Francis Garcia and Sal Basille, co-founders of the legendary Artichoke Basille’s Pizza, are past PMQ cover subjects and celebrated New York pizzaiolo. The cousins opened their first store in New York’s East Village in 2008, and the company has since expanded to 15 locations in New York, New Jersey, California, Arizona and Connecticut. Legions of New Yorkers swear by Artichoke Basille’s New York-style slices, which also attract celebrities ranging from Miley Cyrus and Jennifer Lopez to LeBron James and Leonardo DiCaprio. Here, they share their recipe for a Margherita pizza that anyone can make in their home oven!
Making the Dough:
1 c. water
1 tbsp. dry yeast
1/4 c. olive oil, plus more for the bowl
3 1/2 c. high-gluten flour
In a large bowl combine 1 c. water, yeast, salt and oil. The salt will give it great taste and color, and the oil provides the great texture. Add the flour, mixing by hand until it forms a ball and looks smooth. Take the dough ball out of the bowl, add a little oil to the bowl, then place the dough ball back into the bowl (the oil will keep it from sticking). Cover the bowl with a dish towel or something that will allow the dough to breathe. Give it an hour; it should double in size.
Making the Pizza Sauce:
(Makes about 2 1/2 cups)
Get a can of Italian peeled plum tomatoes, preferably San Marzano, but California tomatoes are just as good. For one pizza, use a 20 oz. can. Pour the tomatoes in a bowl and smash them with your hand until they reach the consistency of a chunky sauce. Add 3 pinches of salt and 4 tablespoons of olive oil. That’s it, plain and simple.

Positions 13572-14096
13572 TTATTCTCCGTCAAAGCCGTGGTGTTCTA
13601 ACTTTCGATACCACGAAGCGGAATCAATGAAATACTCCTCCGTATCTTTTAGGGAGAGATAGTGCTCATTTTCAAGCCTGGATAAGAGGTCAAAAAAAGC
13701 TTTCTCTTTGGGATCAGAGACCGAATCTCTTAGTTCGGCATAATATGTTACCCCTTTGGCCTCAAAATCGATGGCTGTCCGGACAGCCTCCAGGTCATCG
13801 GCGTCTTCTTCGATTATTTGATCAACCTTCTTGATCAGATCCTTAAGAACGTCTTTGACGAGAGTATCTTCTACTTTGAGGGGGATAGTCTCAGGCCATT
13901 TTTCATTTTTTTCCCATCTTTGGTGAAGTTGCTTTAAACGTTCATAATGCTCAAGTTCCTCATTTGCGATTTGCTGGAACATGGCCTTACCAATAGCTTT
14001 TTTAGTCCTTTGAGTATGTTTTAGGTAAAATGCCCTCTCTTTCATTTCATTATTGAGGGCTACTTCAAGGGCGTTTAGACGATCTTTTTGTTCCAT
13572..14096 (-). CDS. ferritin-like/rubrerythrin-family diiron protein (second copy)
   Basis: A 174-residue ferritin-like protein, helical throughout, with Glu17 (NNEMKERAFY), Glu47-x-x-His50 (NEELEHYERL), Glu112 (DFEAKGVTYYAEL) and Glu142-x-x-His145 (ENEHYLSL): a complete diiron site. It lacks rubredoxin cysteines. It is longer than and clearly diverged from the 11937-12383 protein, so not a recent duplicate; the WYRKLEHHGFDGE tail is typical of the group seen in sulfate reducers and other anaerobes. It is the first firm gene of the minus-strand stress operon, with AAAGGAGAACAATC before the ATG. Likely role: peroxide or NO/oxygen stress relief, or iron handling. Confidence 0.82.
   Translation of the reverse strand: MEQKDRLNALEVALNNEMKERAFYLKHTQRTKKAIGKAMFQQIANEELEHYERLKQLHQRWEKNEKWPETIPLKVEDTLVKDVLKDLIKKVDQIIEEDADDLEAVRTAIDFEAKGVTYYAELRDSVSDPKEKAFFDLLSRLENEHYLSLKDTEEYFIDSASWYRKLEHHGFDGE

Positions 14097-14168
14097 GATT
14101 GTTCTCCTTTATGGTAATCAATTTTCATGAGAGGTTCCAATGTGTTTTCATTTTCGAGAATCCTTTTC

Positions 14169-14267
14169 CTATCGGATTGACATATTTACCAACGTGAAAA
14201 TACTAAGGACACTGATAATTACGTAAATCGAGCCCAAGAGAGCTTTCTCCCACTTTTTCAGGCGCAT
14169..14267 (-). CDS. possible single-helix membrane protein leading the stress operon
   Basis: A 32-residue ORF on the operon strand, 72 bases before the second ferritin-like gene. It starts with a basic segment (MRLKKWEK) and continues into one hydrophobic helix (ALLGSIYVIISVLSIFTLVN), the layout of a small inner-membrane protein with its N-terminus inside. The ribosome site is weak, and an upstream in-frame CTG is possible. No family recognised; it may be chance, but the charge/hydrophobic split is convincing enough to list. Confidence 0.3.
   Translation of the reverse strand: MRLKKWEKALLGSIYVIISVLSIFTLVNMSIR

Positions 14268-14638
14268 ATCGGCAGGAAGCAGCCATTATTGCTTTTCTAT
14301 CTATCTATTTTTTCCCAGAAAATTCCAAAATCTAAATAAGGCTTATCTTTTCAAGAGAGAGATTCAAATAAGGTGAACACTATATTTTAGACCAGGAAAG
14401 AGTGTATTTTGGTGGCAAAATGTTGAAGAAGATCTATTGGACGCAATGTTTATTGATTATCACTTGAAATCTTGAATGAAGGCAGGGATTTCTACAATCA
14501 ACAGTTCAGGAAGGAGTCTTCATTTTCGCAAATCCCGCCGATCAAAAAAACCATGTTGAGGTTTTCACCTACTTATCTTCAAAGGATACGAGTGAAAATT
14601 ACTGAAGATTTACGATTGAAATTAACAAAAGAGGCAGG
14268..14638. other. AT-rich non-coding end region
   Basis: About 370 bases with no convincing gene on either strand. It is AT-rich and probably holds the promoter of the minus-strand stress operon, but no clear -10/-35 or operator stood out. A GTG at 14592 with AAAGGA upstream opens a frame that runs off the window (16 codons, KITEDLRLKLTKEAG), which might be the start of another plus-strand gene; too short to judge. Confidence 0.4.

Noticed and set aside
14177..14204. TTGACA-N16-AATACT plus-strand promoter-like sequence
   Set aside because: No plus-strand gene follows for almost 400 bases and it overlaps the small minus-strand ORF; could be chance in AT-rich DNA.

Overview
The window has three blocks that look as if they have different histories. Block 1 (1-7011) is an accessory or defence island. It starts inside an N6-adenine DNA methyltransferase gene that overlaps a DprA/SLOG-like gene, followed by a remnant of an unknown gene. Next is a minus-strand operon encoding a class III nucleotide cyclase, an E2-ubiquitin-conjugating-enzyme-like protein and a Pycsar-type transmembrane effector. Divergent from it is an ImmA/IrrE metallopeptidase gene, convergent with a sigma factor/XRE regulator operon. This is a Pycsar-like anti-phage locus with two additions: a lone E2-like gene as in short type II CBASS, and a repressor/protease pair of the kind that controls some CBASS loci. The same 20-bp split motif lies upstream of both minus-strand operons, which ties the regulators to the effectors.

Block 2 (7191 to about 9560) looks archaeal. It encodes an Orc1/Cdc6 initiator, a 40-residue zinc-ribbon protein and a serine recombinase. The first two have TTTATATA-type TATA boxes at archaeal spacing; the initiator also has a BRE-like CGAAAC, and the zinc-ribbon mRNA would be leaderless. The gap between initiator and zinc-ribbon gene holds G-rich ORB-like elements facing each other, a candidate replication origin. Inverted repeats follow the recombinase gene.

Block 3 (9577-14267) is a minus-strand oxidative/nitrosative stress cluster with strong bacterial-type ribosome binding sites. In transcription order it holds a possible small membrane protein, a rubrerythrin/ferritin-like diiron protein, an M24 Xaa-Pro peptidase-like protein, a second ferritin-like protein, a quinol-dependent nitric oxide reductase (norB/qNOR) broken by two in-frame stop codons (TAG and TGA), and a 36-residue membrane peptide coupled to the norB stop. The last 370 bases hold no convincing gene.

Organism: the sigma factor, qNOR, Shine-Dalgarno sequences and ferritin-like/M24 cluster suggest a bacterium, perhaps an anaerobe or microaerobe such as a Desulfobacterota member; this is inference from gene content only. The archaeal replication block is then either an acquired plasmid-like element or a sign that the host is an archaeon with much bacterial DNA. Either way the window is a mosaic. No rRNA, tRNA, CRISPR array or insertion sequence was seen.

1 batch pizza dough
1 c. flour
10 oz. whole-milk mozzarella, preferably Polly-O (just buy a pound and use what you use). Cut into 1” cubes
1 batch pizza sauce
4 tbsp. grated Locatelli Pecorino Romano or any other Pecorino
Ovalini fresh mozzarella, cut or torn into 1” pieces
½ c. grated Parmigiana Reggiano
Garcia and Basille offer the following tips for making this pie in your home oven:
“Deck ovens give Artichoke Basille’s New York-style pizza its signature crispy crust. Deck ovens have thick stones that we cook the pies directly on. These stones retain a lot of heat and give our crusts that unbeatable bottom.
“To convert your home oven, you’re gonna need a pizza stone. Don’t have one? You can use quarry tiles. Go to Home Depot, buy a box of quarry tiles, move your oven rack all the way to the bottom, and lay your stone or quarry tile over the rack. The stone needs to be heated all the way through before putting your pizza on it; otherwise you’ll end up with a cooked top and a soggy bottom. Turn your oven up as high as it goes—we’re talking 550° to 600°F. Let it preheat for at least an hour.
“You’re going to need what we call a ‘peel’ to get your pie into the oven. If you don’t have one, that’s OK; you can use the top of any pizza box or any other piece of cardboard that’s at least 16” by 16”.
“First, flour your peel and start stretching your dough. Start by pressing down your dough from the outside and working your way into the middle. Try not to take all of the air out of it. Once it’s flattened, pick it up and gently toss it back and forth. Try not to let the center get thin. It’s important that the dough is even.
“Stretch the dough into a 16” circle, then put it on the floured peel. Once the dough is ready to go on your peel, spread the cubed mozzarella evenly over the dough and distribute two 6 oz. ladlefuls of sauce over the cheese. Start from the edge and create a bull’s-eye right up to the middle. Try to distribute it as evenly as possible, then sprinkle your Pecorino over the sauce and your Ovalini mozzarella on top of that. Let it cook for about 12 to 15 minutes, until it looks like all the cheese has melted and started to brown. Finish with a sprinkling of Parmigiana Reggiano and a drizzle of olive oil.”